One surefire safeguard against ser¬en¬dipitous success is to marry for love. Ignore the social status of your beloved. Pay no attention to his/her earning potential or property holdings or investment portfolio. Just go ahead and tie the knot on the basis of love alone, asserts Sullivan, “because the one thing you can absolutely count on love for is to lead you on a path of distracting bliss, to a situation of unwealthy emotional strength, wherein you gaze out on the world of commerce and shrug, safe in the meaningless cocoon of insolvent happiness, of devotion and allegiance made simultaneously more difficult and more meaningful in light of the constant onslaught of debt.”

As a result of our collective obsession with not only keeping up with the Jones¬es but leaving them behind to eat our dust, we Americans have become a nation of workaholics-Jews, Catholics, Sikhs, Muslims, unbelievers all driven by the same Protestant ethic. The problem, posits Sullivan, is that we’ve lost the art of wasting time, “AKA life.” The profit-oriented, purpose-driven existence allows no room for activities with no purpose beyond themselves, a list that includes “sand art, storytelling, Bavarian beer-stein collecting, travel, canasta, ham radio...wooden duck decoy making, boccia ball, fantasy baseball, sex, or any combination thereof.” And don’t forget the art of hanging out with your kids, a pastime that demands quantity over quality, numberless hours spent on board games, model airplanes, television watching, “and all kinds of things to talk about that will cause no elevation of your personal financial picture whatsoever.”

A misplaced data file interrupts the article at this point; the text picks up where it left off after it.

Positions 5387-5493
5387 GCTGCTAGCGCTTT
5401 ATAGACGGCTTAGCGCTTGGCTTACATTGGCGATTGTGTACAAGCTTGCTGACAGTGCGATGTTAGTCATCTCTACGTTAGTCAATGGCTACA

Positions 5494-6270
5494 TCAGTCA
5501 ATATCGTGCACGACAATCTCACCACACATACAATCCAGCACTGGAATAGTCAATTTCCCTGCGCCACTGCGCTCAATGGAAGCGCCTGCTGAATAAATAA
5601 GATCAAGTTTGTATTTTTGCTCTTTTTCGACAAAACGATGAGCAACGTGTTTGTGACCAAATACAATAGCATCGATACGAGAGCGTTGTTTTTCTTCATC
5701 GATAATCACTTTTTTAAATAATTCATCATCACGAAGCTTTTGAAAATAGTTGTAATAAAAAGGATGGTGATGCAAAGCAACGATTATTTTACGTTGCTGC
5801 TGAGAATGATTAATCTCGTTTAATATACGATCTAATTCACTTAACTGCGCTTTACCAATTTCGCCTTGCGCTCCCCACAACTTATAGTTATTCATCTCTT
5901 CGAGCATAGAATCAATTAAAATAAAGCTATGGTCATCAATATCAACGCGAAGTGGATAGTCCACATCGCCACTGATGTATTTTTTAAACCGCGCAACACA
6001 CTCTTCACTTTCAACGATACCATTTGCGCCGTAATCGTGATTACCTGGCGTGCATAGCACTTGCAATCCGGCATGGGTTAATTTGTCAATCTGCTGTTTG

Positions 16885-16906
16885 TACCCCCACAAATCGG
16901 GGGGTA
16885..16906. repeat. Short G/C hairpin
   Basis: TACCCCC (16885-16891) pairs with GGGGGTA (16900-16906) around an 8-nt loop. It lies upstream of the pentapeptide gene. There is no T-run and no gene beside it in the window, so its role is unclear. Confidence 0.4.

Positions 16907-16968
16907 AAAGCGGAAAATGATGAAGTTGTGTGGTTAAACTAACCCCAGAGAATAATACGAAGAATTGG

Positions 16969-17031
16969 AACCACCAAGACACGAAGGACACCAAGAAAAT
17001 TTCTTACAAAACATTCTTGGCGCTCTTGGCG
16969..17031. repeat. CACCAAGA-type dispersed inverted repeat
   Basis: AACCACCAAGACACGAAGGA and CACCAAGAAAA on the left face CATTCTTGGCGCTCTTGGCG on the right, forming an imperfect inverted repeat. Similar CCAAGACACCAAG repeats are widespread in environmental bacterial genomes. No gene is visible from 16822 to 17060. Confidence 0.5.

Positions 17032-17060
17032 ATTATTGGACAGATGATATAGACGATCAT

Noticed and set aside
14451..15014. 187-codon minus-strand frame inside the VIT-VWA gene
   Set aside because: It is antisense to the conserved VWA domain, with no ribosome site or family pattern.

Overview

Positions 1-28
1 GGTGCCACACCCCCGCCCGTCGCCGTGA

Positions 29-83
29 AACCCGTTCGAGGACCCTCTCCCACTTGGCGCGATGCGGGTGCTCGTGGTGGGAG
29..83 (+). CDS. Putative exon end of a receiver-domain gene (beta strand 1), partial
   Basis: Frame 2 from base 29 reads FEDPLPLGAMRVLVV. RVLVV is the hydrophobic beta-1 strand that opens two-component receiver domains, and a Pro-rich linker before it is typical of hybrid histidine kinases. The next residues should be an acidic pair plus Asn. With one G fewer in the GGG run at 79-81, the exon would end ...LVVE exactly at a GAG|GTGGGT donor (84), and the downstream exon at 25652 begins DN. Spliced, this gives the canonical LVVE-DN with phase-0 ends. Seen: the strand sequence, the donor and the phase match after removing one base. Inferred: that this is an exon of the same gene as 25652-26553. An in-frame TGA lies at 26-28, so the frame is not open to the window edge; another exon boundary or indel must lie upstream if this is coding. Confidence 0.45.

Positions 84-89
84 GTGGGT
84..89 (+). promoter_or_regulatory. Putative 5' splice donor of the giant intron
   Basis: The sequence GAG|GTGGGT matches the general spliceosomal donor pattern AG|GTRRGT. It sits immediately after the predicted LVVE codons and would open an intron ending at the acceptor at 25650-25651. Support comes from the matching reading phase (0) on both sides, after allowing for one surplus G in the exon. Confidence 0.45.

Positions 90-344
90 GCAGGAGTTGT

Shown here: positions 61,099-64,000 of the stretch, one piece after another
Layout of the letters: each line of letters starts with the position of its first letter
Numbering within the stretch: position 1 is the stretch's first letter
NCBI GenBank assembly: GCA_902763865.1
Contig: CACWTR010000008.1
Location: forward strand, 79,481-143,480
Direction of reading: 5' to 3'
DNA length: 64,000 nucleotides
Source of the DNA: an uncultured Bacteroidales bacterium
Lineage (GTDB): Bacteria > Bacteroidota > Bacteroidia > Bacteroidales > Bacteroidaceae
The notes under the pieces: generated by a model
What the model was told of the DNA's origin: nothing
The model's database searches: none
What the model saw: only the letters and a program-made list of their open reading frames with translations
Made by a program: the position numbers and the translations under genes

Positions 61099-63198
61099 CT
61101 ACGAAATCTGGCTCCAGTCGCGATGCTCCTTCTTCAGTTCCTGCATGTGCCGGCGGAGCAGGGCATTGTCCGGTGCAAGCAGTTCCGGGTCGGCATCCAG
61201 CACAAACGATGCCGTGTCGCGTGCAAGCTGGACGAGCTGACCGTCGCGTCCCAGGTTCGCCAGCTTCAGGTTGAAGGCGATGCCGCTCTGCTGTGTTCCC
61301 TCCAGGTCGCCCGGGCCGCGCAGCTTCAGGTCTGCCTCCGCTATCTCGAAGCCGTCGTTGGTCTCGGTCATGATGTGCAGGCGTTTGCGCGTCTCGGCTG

In an era of widening economic disparities, when real wages are stagnant, tax policy increasingly regressive, and great wealth is being reconcentrated in the hands of the relative few, Sullivan’s book can be read either of two ways: as a training manual and spiritual guide for those seeking to embrace their probable exclusion from the precincts and privileges of the posh, thus making the inevitable into the desirable; or as a wise and reasoned call to active resistance against a system that exalts wealth accumulation über alles and that recognizes, as the old saying goes, “the cost of everything and the value of nothing.” To my mind, Sullivan offers a dose of both, and at a price that will leave unharmed the humblest of pocketbooks. How Not to Get Rich is a real bargain.

Peter Quinn, a frequent contributor, is the author Dry Bones and Banished Children of Eve (both from Overlook Press), among other books.

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Published in the 2006-04-07 issue: View Contents